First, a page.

Taken in AY19/20 Sem 1 under Prof Steven Halim.
The first few weeks of this module introduces a number of NP-hard problems, including the vertex cover, set cover, Steiner tree, and travelling salesman problems. This is followed by a few weeks of maximum flow and matching algorithms. The last part of the module discusses stochastic local search and related heuristics.
The first and second parts of the module contain a mix of theory and practice. For most algorithms, a proof outline of its correctness and time complexity is covered; however, the primary focus is on time complexity, and proof details are usually secondary.
Linear programming is covered in a black-box manner (as an opaque tool used to solve other problems).
Graded components:
- Problem sets ×4 (20%)
- Midterm test (25%)
- Mini project (15%)
- Final exam (35%)
- Tutorial participation (5%)
There are four problem sets in this module; students are given about two weeks to complete each problem set. Problem sets 1, 2, and 4 are conducted in competitive programming style on Kattis, where students are graded solely on the correctness and efficiency of their code. No proofs of correctness is necessary; a submission is correct if it produces the correct output on all test cases. Use of external libraries (e.g. Dinic's algorithm) is permitted and encouraged. Problem set 3 is a written assignment where students are to do research on a particular combinatorial optimisation problem on their own. Again, proofs are not the focus of this problem set; instead, the usage and time complexity of the algorithms analysed are more important.
The mini project is a team project (four students per team) where teams are to design the best stochastic local search algorithms to solve two given NP-hard problems. This is conducted over a few weeks on Kattis. Students are graded primarily on their score obtained on Kattis; a few marks are also allocated to a presentation and report at the end of the project.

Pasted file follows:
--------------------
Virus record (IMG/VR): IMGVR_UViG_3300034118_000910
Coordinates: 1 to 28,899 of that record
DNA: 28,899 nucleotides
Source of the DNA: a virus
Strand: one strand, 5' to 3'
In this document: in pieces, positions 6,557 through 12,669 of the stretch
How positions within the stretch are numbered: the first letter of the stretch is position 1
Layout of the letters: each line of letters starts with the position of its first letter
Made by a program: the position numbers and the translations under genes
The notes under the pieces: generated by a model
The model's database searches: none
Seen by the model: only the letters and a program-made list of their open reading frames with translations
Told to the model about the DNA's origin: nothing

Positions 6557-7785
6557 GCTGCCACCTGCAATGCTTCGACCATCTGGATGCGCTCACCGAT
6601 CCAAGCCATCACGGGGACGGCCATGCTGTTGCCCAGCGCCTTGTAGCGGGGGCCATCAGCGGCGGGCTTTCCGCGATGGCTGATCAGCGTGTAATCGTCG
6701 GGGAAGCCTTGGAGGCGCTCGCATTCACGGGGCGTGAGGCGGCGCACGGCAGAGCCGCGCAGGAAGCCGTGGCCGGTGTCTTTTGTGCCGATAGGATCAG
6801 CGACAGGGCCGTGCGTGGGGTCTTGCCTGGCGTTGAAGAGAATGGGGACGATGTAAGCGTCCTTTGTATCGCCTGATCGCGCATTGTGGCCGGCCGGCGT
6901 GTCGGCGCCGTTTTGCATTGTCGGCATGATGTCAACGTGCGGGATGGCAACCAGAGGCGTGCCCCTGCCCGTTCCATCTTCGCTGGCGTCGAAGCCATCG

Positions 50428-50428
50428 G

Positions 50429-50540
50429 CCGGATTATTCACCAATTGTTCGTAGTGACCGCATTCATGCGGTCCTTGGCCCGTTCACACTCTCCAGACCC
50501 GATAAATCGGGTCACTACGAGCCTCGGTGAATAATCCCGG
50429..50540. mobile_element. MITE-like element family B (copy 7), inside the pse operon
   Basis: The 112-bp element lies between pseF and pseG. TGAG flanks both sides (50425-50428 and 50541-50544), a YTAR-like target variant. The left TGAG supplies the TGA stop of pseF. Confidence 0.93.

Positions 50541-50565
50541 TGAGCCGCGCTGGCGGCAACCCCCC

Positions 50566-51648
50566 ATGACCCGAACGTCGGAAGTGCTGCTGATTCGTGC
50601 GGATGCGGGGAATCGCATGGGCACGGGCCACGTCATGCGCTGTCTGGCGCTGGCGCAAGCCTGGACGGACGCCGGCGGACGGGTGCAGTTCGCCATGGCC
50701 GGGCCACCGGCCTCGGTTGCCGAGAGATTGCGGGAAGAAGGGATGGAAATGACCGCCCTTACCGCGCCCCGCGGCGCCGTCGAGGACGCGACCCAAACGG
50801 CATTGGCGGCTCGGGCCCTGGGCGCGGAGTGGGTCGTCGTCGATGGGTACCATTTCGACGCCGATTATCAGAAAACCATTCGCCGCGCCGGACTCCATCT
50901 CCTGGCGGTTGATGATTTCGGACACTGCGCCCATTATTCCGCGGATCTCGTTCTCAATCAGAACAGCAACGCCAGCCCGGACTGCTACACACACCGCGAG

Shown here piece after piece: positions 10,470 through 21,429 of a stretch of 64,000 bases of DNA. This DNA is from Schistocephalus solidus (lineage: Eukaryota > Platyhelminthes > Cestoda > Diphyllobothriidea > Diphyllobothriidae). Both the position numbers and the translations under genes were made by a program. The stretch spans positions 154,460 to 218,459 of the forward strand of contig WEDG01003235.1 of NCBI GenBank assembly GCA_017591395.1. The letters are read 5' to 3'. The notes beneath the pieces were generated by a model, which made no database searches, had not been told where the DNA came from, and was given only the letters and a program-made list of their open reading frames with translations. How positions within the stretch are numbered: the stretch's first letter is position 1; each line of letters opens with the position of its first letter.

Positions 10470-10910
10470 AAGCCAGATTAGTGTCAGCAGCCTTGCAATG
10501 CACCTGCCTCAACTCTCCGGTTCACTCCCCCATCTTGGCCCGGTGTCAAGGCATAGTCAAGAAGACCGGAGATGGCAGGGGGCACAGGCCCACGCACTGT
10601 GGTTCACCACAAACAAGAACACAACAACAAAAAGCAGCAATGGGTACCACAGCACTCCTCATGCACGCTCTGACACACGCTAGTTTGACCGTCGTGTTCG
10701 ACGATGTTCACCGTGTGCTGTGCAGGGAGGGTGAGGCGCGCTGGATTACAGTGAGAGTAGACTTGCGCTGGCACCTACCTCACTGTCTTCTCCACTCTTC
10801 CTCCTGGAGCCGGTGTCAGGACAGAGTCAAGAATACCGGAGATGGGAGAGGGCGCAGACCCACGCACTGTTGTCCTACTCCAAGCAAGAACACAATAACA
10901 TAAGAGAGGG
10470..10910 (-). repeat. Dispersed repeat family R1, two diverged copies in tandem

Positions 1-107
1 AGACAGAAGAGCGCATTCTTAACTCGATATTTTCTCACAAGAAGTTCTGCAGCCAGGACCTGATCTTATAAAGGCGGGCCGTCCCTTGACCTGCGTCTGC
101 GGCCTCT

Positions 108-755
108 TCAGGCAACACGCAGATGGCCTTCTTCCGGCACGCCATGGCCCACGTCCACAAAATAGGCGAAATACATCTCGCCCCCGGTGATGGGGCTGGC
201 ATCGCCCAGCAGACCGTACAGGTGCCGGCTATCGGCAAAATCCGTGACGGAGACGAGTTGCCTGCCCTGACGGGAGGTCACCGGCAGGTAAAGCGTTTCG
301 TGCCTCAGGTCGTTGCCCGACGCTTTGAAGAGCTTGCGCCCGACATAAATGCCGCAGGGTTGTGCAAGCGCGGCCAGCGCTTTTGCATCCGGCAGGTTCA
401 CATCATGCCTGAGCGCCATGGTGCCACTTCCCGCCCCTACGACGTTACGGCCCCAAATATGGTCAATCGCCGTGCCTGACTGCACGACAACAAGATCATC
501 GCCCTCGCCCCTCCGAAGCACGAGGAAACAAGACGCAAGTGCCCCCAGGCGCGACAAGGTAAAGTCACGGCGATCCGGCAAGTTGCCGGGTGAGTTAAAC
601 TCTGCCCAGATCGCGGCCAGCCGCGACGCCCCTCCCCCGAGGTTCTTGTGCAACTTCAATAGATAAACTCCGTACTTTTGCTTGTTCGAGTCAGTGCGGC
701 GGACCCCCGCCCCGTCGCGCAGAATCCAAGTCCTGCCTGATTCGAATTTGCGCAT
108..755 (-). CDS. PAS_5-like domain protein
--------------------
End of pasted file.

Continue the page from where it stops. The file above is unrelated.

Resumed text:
The midterm test and final exam are open-book, and they cover a mix of theory and practical questions. A large part of the papers (both midterms and finals) consist of questions that require students to devise an efficient algorithm that solves a (new) problem, where students are graded on the correctness and the efficiency (time complexity) of their algorithm. These problems may or may not be NP-hard, but problems in P generally lend themselves to more interesting exam questions. There were some multiple-choice questions when I took this module, but it was not so for previous iterations of this module that were also conducted by Prof Halim.
While this module is not webcasted, Prof Halim's slides generally contain sufficient detail for use as revision notes. Most lectures can be followed with some effort, and he adheres closely to his slides during lectures. Emphasis is placed on the intuition behind the algorithms covered, as well as recognising problems where such algorithms may be used. Prof Halim is rather obsessed with relationships and marriage (which can be seen when he covers the topic on matching problems).